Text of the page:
Imports and Cultural Cuisine

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Imports and Cultural Cuisine

Post by Reyhan »

It's well known that cooking could use some love, but people have said that knowledge on the subject isn't Rias's forte. So I have put together a couple of suggestions for simple(ish) expansions to the system that should be easy to implement. These would allow players to do a little more RP with the food system and discuss/explore their characters' cultures.

Conversely, if Rias wants to plunder any of these items for some other purpose, that's fine too :D

Things the cooking system probably needs but are NOT addressed here:

1) Spices. I added chili peppers/powder because they could presumably be grown in Shadgard's climate and are pretty simple. We could probably have a lot more spices and even have them be optional things that can boost a dish somehow. Who knows. Another time!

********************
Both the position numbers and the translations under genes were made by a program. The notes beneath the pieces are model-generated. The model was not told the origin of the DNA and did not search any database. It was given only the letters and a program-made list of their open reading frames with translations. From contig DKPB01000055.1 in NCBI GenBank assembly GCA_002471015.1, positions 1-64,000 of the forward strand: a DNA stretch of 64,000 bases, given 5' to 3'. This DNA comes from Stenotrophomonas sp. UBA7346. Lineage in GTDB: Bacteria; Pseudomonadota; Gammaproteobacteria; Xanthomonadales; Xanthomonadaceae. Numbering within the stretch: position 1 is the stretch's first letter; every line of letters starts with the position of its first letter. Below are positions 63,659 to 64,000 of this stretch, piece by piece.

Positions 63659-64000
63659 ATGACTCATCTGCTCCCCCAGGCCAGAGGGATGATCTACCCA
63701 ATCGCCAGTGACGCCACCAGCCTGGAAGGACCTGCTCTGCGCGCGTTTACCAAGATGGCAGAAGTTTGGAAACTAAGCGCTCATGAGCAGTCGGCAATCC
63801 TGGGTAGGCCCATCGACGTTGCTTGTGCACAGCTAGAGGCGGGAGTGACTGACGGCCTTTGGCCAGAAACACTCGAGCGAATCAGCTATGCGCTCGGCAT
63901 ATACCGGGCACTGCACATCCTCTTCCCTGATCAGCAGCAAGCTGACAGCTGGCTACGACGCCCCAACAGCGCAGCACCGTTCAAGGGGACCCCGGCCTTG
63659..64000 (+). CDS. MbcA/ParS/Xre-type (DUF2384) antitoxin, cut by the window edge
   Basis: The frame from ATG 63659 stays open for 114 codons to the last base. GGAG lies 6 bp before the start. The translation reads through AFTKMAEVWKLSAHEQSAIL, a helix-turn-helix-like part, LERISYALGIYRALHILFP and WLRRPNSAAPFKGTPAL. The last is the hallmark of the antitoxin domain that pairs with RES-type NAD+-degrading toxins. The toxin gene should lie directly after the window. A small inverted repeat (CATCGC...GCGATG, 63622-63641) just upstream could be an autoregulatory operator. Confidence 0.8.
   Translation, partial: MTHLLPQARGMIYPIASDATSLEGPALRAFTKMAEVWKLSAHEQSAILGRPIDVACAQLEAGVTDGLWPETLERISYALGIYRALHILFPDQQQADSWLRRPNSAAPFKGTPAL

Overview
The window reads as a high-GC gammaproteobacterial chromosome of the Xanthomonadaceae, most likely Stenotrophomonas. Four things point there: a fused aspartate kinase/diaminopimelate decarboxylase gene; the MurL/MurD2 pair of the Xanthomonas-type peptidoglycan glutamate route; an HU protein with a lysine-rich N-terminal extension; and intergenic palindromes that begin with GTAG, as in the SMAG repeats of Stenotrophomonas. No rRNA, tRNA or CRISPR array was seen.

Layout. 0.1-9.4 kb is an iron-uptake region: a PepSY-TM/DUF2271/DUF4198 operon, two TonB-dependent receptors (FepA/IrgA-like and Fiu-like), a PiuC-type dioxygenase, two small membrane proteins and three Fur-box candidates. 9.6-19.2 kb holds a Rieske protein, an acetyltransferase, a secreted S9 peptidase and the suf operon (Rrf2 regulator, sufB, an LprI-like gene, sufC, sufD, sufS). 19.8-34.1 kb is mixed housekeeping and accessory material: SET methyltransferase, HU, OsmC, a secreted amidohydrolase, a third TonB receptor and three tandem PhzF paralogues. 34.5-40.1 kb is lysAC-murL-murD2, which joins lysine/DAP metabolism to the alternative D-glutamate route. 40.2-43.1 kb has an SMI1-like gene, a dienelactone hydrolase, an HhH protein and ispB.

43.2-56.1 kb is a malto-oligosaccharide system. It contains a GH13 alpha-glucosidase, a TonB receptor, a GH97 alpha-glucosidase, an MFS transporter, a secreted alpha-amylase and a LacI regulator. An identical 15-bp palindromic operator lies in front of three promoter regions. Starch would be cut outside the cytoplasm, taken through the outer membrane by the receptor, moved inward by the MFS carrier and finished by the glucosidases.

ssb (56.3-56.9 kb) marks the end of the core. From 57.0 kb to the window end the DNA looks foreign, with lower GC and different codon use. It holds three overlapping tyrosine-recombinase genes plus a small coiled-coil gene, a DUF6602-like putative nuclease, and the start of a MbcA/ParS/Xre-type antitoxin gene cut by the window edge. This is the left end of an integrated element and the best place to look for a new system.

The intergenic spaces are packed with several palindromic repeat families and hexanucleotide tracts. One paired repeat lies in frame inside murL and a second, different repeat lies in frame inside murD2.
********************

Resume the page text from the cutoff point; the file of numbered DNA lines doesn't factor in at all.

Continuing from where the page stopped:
2) Cheese. I suspect there are plans for a brewing system. If this is true, cheese could be a part of that release as mechanically speaking they'd be very similar processes (boil your wort/milk, add yeast/rennet, put it in a barrel, wait several days)
3) Sausage. Sausage was a HUGELY important food item for most of recorded history, but without organs (for casing) and other long-term preservation processes (see above) the game wouldn't be doing it justice.

The above items could be handled by some other update. So no mac and cheese this go-around. Moving on, here's what I think could be added with minimal effort:

New Crops
We're missing a few key foods! These could be sold as seeds in the general store.

A big round stinky root vegetable. Onions are an important crop across the continent.
Eat: The onion makes your nose burn and your eyes water.

Broad beans
Also known as fava beans, these grow in pods. They are too hard to eat raw.

A soft, bright red fruit which is sometimes called a vegetable.
Eat: The tomato is mild and juicy.